Wii U Fitness Game Reviews 3

Review of Wii Fit U – Part 2: Main Menu and Updated Exercise Activities

This post is part two of a three-part review of Wii Fit U. Read part 1 and part 3 to learn everything you need to know about Wii Fit U! 🙂

Continuing our review of Wii Fit U, you start off the game in Wii Fit Plaza, where you’ll see a list of all the Miis have have Wii Fit Profiles. You can also create new profiles, play the game as a guest, or play multi-player games (unfortunately, since there’s only one Balance Board, you have to take turns with these games, there’s no way to play them simultaneously nor compete online).

It’s actually kind of a pain in the neck to import another player profile–you need to exit the game, select the other Mii at the opening Wii U menu, go through a number of terms and conditions, and in some cases re-confirm the password and email of each player you want to add. All to satisfy the Nintendo lawyers, I guess.

It took me another 15 minutes, but I got the lovely Wii-sa’s information transferred as well. So in the Wii Fit U Plaza, it was me, Wii-sa, and the fake dog I set up when Wii Fit introduced the ability to weigh pets.

wii fit plaza


When you click the Start button, you get to the main menu.

main menu wii fit u

The Main Menu is divided into a couple areas:

1) A series of windows scrolling across the top of the page will allow you to:

  • View a monthly calendar of your progress
  • View graphs of your progress
  • Register or read more about the Fit Meter
  • View an album of “snapshots” taken of your Mii during gameplay
  • View a Notice Board of events that have occured in the game, such as unlocking features, new players being added, and so on.

2) Body Test – this allows you to take (or re-take) the Body Test

3) The Balance Board – when there’s an exclamation point over the Balance Board it means he has a message for you. The little guy is full of interesting tips (you’ll learn all you ever wanted to know about METs, or Metabolic EquivalenTS, for example).

4) User Settings – clicking on your Mii will let you adjust your height, birthdate, calendar stamp design, trainer (creepy male dude or the creepy female dudette from Wii Fit who’s slightly less creepy than she was before), outfit, privacy settings (whether you want pictures taken or a password to be entered to access your profile), and even when the date should change over to the next day (either 12 AM or 3 AM for those who work out after midnight).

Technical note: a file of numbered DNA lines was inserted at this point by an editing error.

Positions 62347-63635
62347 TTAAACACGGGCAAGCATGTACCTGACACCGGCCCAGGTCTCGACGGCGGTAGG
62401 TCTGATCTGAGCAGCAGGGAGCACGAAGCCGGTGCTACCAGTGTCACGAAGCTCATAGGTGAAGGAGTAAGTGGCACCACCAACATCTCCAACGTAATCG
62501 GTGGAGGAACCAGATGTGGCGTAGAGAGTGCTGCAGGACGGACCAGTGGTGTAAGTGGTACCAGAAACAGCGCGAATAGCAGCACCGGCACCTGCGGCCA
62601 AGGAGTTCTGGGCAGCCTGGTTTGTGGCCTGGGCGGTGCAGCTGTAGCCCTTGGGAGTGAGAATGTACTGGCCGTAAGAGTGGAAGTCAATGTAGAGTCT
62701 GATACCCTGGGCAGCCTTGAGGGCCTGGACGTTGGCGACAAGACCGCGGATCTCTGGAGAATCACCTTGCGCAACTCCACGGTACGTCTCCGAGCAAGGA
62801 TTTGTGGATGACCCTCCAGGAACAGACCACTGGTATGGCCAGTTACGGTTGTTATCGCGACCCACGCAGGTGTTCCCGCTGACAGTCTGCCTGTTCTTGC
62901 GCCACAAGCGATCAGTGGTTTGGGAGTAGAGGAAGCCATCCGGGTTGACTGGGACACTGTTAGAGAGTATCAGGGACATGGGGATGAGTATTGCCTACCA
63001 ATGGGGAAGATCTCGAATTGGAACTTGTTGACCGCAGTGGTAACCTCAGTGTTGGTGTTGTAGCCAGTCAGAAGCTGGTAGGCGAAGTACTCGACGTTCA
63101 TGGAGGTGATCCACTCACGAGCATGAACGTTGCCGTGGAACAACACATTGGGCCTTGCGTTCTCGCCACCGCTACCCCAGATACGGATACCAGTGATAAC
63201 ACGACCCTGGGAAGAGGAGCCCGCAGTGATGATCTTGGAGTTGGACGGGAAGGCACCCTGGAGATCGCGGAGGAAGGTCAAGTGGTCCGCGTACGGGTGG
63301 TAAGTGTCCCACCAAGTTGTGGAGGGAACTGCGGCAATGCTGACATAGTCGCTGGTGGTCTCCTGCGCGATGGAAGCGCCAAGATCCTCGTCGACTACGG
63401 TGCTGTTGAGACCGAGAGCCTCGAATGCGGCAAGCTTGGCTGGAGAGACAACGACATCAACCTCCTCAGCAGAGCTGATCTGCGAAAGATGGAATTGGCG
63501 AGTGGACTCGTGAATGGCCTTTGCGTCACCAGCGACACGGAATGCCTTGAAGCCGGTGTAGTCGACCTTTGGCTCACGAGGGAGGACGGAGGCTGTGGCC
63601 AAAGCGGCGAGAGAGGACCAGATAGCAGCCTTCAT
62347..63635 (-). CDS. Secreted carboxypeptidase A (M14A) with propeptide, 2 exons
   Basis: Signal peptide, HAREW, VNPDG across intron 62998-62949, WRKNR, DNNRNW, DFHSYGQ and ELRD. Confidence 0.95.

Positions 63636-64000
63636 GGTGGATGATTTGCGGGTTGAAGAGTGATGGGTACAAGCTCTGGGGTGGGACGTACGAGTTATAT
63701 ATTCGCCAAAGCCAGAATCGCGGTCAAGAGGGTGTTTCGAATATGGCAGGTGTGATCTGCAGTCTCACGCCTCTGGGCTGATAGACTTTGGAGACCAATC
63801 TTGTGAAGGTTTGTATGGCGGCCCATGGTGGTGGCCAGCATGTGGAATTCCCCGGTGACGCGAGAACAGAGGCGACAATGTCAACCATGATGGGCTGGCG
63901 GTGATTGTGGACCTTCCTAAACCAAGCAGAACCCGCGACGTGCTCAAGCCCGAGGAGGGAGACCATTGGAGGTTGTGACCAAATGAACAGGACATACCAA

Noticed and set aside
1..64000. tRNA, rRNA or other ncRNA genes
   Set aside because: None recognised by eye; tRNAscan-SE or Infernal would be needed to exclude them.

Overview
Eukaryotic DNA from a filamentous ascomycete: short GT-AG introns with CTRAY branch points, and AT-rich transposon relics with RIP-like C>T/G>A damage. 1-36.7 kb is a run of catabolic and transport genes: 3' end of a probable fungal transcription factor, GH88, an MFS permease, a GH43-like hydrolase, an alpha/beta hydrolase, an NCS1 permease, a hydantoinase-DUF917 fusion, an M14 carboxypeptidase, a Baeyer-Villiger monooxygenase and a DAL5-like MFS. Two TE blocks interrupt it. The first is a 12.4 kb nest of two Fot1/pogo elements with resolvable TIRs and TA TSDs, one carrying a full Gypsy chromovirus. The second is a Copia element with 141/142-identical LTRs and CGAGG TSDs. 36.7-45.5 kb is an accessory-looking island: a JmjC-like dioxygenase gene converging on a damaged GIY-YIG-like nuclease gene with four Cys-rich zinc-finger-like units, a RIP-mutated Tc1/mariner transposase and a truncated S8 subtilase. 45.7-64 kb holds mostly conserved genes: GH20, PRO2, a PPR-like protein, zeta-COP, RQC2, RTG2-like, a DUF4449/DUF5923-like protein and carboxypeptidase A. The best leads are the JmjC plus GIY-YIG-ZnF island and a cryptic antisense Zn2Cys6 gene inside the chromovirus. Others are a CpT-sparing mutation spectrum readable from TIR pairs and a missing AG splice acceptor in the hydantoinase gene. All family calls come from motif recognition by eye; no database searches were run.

5) Fit Meter – you can click on the Fit meter to learn more about it or to register your Fit Meter (and unlock the trial). The Fit Meter on the screen is the lovely green one they’ve been showing in all the promos, but the one I got at the Nintendo Store was black and grey.

6) Training – this is where you can access all the training activities.

When you click on Training, the menu has these options:

1) Select Exercise will let you choose an individual activity to exercise to. For each exercise, you’ll see the number of METs expended, as well as the number of times you’ve done the exercise and whether the Balance Board is required. The categories of activity are the same as in Wii Fit Plus, with addition of the “Dance” category. In this review, I only covered new activities; the older activities are essentially the same as what they were in Wii Fit and Wii Fit Plus, although not all of the activities from those games carried over to this one.

a) Yoga (18 activities): here, you basically follow an on-screen trainer and mimic him or her in various yoga activities. These are mostly the same Yoga exercises from the original Wii Fit, including deep breathing, half-moon, warrior, tree, sun salutation, standing knee, palm tree, chair, triangle, downward-facing dog, dance, cobra, bridge, spinal twist, and shoulder stand. In addition, there are three new activities: spine extension, gate, and grounded V.

b) Strength Training (15 activities): As with the original Wii Fit, these exercises are meant for strengthening specific parts of your body. Again, you follow an on-screen trainer and again, these are mostly the same strength training activities from Wii Fit. They include single leg extension, push-up and side plank, torso twists, jackknife, lunge, rowing squat, single-leg twist, sideways leg lift, plank, tricep extension, arm-and-leg lift, and single-arm stand. The three new activities are balance bridge, side lunge, and single-leg reach.

c) Aerobics (15 activities): These are exercises that promote aerobic activity. They include a number of the same games from Wii Fit, including hula hoop, super hula hoop, basic step, advanced step, free step, rhythm boxing, basic run, two-person run, free run, island cycling, and driving range. Most of these games are the same as before, but many have interesting enhancements. For example, on the Hula Hoop, you can now twirl hoops not just with your waist but with your wrists as well with the Wii Remote Plus. On Island Cycling, the graphics are much improved, and as you “bike” you can see a beautiful day turn to a beautiful sunset and then turn into a starry evening, reminiscent of Walk It Out. Many of the activities also have a new “extra” mode that provides an additional level of challenge beyond the original.